Right-sizing IT capacity for the application economy
How organizations can ensure they have enough capacity for the future to provide the best user experience possible.
Everyone loves a bargain. In our house, we are always on the look out for discounts on the latest sports gear and tech gadgets.
But for some retailers, the consumer desire to get a good deal can turn sour – especially on peak shopping days like Black Friday and Cyber Monday. As Best Buy recently discovered to its cost during Thanksgiving weekend, with website technical issues resulting in an extended outage.
Best Buy is not the first business to become a victim of its own success. Recently it was SimCity 5 gamers and healthcare.gov users that were blighted by online performance issues.
Although the name of the organization might have changed, the nature of the problem hasn’t. Matching infrastructure capacity to peaks in user demand remains a major challenge for every business and every sector. Over-sizing results in over-expenditures; under-sizing results in revenue and reputational damage.
With workloads becoming more dynamic and services becoming more digitized, organizations need to find an optimal balance and right-size their infrastructure. But before they can do that, they need to know how much capacity they have and how it is being used.
For many IT departments, achieving this level of visibility involves manually populating disparate spreadsheets. Not only is this time-consuming, but the data is often obsolete even before the process is completed due to the rapid pace of change in the data center.
For capacity planning to deliver business value it has to be in near real time and across all platforms – mainframe and distributed, physical and virtual, private and public cloud.
By deploying an enterprise-class centralized repository that collects and normalizes performance data across all these platforms, organizations will have greater insight into cost reduction initiatives, such as consolidation and virtualization. It will also provide accurate and reliable predictions of future capacity consumption and need using advanced and patented modeling functionality.
As well as tracking current usage, organizations need to assess if they have enough capacity for the future – especially for those spike in demands, whether it’s Cyber Monday for retailers or the last Friday of the month for financial services firms.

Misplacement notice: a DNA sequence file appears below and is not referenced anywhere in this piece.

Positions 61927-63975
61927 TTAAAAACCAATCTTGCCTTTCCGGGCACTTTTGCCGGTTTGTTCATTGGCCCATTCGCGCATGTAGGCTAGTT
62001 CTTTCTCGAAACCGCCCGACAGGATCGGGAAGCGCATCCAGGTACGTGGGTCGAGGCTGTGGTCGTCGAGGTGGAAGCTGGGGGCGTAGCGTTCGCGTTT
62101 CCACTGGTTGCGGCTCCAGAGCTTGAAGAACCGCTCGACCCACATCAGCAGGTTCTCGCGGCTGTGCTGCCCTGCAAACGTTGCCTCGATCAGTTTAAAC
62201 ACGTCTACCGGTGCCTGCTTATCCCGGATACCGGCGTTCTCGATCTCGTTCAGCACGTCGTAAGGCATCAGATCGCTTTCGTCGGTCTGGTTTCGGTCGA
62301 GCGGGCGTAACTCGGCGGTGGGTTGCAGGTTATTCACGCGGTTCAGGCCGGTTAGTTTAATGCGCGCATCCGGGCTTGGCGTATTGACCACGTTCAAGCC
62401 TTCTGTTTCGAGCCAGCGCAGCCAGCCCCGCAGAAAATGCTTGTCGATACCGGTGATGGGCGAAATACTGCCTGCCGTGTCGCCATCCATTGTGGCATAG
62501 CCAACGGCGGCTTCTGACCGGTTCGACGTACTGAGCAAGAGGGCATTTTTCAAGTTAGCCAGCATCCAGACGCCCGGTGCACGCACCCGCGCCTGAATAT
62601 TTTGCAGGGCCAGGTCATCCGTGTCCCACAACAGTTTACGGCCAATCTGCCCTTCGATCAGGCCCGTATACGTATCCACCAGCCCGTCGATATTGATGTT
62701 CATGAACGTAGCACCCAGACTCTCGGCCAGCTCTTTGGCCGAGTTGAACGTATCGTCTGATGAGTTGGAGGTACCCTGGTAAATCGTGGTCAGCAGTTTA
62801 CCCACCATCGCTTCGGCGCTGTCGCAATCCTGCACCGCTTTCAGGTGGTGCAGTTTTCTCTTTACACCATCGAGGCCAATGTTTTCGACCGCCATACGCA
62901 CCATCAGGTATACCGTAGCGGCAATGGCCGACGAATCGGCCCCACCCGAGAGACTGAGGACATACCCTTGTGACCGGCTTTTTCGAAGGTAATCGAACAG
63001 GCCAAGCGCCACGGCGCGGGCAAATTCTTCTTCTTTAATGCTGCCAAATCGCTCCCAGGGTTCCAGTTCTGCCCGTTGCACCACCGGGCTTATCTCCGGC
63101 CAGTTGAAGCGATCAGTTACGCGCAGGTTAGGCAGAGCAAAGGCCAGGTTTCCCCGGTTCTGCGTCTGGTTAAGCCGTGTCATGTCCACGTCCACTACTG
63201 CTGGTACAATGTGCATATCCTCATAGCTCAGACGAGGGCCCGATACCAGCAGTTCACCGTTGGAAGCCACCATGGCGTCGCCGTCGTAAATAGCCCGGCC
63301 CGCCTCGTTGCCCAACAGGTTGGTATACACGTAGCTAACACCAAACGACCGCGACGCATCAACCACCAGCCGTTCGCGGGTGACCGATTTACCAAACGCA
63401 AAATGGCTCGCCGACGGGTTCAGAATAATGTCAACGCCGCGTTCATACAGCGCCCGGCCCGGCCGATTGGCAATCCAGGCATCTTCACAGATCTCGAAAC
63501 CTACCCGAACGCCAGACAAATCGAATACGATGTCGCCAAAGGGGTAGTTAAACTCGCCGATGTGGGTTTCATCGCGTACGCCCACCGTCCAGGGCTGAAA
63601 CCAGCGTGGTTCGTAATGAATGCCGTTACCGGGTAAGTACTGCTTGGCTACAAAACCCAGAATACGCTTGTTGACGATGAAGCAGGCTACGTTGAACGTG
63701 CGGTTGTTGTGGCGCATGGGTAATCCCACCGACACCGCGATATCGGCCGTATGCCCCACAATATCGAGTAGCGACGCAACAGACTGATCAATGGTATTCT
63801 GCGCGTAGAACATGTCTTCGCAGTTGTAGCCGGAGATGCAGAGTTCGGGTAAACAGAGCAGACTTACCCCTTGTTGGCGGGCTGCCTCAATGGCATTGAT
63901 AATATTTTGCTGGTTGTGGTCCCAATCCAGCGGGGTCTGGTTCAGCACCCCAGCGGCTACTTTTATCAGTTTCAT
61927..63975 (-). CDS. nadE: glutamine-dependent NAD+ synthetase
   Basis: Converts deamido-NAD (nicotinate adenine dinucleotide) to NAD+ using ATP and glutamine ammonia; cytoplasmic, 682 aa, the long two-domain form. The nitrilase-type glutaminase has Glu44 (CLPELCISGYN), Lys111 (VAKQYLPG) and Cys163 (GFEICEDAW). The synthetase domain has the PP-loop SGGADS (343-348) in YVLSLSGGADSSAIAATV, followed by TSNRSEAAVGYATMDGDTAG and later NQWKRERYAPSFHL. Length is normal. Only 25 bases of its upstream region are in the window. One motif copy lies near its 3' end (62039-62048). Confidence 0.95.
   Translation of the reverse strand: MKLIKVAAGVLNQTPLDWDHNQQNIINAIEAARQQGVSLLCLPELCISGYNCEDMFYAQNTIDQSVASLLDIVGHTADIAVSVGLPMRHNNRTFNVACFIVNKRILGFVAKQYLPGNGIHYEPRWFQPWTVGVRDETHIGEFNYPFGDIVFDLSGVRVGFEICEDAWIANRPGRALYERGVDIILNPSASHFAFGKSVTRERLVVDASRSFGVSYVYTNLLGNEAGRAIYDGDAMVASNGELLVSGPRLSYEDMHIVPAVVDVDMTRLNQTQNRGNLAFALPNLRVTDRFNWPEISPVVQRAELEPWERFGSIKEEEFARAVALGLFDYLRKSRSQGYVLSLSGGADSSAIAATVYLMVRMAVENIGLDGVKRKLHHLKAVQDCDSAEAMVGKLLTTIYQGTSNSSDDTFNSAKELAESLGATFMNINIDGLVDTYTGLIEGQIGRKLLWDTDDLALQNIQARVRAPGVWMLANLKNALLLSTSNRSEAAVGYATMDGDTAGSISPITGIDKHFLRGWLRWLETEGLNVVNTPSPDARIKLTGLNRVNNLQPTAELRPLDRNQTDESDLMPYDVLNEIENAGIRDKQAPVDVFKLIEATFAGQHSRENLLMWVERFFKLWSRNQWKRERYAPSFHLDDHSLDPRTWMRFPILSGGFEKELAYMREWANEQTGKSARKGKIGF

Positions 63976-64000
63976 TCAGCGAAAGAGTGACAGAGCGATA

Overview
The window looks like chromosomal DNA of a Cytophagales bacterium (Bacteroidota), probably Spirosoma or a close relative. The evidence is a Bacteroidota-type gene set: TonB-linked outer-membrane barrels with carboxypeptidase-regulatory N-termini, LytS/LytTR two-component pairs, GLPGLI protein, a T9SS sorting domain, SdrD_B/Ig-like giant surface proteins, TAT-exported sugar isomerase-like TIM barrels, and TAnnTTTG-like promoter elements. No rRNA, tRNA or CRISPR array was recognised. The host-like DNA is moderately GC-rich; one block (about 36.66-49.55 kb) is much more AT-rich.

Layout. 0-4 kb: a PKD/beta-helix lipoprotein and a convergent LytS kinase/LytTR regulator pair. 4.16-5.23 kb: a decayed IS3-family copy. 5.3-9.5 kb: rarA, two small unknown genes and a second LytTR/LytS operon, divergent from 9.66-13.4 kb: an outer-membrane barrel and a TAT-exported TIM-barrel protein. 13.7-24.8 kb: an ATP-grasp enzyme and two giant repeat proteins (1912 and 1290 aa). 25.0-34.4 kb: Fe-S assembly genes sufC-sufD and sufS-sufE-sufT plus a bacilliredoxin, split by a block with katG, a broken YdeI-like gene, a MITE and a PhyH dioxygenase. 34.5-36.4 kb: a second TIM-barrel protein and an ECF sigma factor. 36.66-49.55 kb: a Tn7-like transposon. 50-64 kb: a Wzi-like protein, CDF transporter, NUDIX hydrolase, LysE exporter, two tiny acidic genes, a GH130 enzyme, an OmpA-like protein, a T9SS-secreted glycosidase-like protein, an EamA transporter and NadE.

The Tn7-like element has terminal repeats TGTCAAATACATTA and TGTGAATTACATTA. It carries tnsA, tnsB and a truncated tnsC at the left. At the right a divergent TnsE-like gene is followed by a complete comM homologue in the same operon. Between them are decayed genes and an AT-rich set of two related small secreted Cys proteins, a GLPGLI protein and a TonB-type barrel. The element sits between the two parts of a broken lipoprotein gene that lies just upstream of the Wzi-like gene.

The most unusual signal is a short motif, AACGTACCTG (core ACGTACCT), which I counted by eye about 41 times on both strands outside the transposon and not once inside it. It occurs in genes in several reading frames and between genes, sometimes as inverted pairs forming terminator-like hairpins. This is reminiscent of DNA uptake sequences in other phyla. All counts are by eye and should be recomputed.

To overcome its capacity challenges, US bank Wells Fargo uses CA Capacity Management to create workload models that help it analyze and predict the impact of workload changes on their underlying infrastructure. As a result, it is able to plan how IT can support future business initiatives well in advance and rapidly update these models as requirements change.
For example, when the bank launched its mobile check deposit app, the expected demand for this new functionality was quite high. With CA Capacity Management, the team at Wells Fargo were able to quickly and accurately model this workload demand to predictively understand the appropriate and right-sized amount of infrastructure needed to ensure a successful application launch and end-user experience.
Wells Fargo Digital Channel has not had an infrastructure capacity related outage for more than seven years.
In the application economy, preventing outages is fundamental. If an app is down, users won’t wait for it come back online, they will just move to the next one – and there will be plenty of alternatives to choose from.
During the next five years more than half of organizations expect to increase their investment by 20 percent or more to take advantage of the application economy1.
Organizations will only be able to unlock these advantages if they can deliver a compelling, consistent and continuous user experience – regardless of demand.
Insufficient capacity can be a deal-breaker both for apps and online services.
Even if thousands of other people are hunting for the same bargain as me, I still expect a quick and easy shopping experience.